Separate storage units in commercial storage warehouse are "buildings" within meaning of this section. State v. Barker/Phelps, 86 Or App 394, 739 P2d 1045 (1987); State v. Handley, 116 Or App 591, 843 P2d 456 (1992)

"Enter" includes intrusion by instrument if used to enable person introducing instrument to consummate criminal objective. State v. Williams, 127 Or App 574, 873 P2d 471 (1994), Sup Ct review denied

Area within building that lacks discrete means for controlling access and has function encompassed by purpose of building is not separate unit. State v. Jenkins, 157 Or App 156, 969 P2d 1048 (1998)

Where permission for person to enter and remain on premises is conditional, person's continued presence on premises after failure to comply with condition constitutes remaining unlawfully on premises. State v. Holte, 170 Or App 377, 12 P3d 553 (2000)

Where person has been directed by nonjudicial order to leave public premises, person may raise statutory or constitutional right to remain as defense to charge that person remained unlawfully on premises. State v. Riddell, 172 Or App 675, 21 P3d 128 (2001), Sup Ct review denied

Mere entry onto premises open to public does not constitute failure to leave premises after lawful direction to leave. State v. Collins, 179 Or App 384, 39 P3d 925 (2002)

Where building was temporarily vacant following relatively long period of regular overnight occupancy, building qualified as "dwelling." State v. Kautz, 179 Or App 458, 39 P3d 937 (2002), Sup Ct review denied

Adaptation of vehicle to business use need not be permanent in order to qualify vehicle as "building." State v. Nollen, 196 Or App 141, 100 P3d 788 (2004)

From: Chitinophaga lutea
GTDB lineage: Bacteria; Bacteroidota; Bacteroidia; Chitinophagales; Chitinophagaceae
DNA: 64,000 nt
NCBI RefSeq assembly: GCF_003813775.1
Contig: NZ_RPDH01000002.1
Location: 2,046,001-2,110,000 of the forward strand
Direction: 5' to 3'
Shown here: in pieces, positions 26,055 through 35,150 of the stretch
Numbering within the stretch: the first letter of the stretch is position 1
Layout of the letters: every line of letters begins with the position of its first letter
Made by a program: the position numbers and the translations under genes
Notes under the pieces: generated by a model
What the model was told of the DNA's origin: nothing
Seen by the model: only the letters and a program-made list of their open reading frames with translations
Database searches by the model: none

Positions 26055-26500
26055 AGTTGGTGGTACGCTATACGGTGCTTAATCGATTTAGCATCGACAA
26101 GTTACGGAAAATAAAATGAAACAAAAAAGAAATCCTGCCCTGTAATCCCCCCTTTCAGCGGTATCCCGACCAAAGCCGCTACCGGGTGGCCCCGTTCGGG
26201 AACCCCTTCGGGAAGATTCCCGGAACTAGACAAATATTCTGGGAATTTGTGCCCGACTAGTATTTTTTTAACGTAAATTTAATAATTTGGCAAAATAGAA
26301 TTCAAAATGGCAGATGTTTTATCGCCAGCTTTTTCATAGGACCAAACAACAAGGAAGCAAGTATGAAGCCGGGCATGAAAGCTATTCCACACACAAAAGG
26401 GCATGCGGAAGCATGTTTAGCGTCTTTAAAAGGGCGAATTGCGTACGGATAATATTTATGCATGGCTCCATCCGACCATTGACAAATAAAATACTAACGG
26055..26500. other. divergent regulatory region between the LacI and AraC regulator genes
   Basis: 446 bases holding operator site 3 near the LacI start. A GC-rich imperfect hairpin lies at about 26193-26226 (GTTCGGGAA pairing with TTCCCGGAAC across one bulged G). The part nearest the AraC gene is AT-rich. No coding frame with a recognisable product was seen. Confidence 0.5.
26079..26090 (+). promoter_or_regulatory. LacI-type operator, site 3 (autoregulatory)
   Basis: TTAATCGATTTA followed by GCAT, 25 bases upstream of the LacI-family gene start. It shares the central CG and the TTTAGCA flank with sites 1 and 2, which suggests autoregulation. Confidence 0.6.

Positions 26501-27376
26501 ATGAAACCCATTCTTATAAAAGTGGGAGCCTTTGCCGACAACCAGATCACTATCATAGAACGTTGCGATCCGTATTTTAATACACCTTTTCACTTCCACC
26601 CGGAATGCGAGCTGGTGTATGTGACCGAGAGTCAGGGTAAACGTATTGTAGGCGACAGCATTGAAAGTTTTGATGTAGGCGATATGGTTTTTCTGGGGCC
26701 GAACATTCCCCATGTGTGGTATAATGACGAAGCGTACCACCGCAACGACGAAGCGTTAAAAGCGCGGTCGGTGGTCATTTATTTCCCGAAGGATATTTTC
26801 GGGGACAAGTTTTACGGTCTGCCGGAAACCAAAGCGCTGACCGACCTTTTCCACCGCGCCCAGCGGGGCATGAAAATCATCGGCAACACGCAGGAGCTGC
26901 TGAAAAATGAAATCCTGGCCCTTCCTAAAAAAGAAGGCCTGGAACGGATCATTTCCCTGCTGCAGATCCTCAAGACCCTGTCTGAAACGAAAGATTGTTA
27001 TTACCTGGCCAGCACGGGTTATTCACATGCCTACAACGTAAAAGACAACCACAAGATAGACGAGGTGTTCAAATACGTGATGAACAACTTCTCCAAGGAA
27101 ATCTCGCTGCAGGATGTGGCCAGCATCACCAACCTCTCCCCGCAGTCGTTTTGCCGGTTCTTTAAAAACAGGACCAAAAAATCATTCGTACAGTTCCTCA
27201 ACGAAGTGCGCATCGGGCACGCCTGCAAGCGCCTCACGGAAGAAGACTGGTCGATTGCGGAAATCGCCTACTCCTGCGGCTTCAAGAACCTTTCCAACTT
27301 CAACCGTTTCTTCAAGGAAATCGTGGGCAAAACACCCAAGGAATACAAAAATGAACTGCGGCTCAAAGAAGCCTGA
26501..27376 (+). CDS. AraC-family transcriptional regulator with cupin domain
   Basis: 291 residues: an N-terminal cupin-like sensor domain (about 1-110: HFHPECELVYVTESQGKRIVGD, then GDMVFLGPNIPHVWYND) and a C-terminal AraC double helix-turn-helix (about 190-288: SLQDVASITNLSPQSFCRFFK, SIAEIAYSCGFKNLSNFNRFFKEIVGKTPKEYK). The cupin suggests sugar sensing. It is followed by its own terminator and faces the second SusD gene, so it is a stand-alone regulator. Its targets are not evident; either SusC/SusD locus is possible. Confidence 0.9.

City may "lawfully" exclude attendee of ordinary public event held on public property only if attendee has violated valid statute or ordinance. Gathright v. City of Portland, 315 F. Supp. 2d 1099 (D. Or. 2004)

Phrase "lawfully directed," as used in definition for term "enter," requires inquiry into lawfulness of direction beyond delegated authority of person issuing direction. State v. Koenig, 238 Or App 297, 242 P3d 649 (2010), Sup Ct review denied

Person does not enter or remain unlawfully when person is invited by tenant of leased or rented property to common area of that property. State v. Schneider, 246 Or App 163, 265 P3d 36 (2011), Sup Ct review denied

When read with ORS 164.225, where defendant entered breezeway that is attached to home, covered, permits access to garage and in which homeowners stored food and other items, defendant entered "dwelling" as used in this section. State v. Taylor, 271 Or App 292, 350 P3d 525 (2015)

Where there was no evidence that any rooms in house where defendant lived with defendant's parents were rented rooms and occupation of bedroom was not exclusive because defendant had permission to enter bedroom at certain times, fact that bedroom door was locked does not make bedroom "separate building" under this section. State v. Rodriguez, 283 Or App 536, 390 P3d 1104 (2017), Sup Ct review denied

Chapter 164

Law Review Citations

51 OLR 427-637 (1972)


Source

Last accessed
Jun. 26, 2021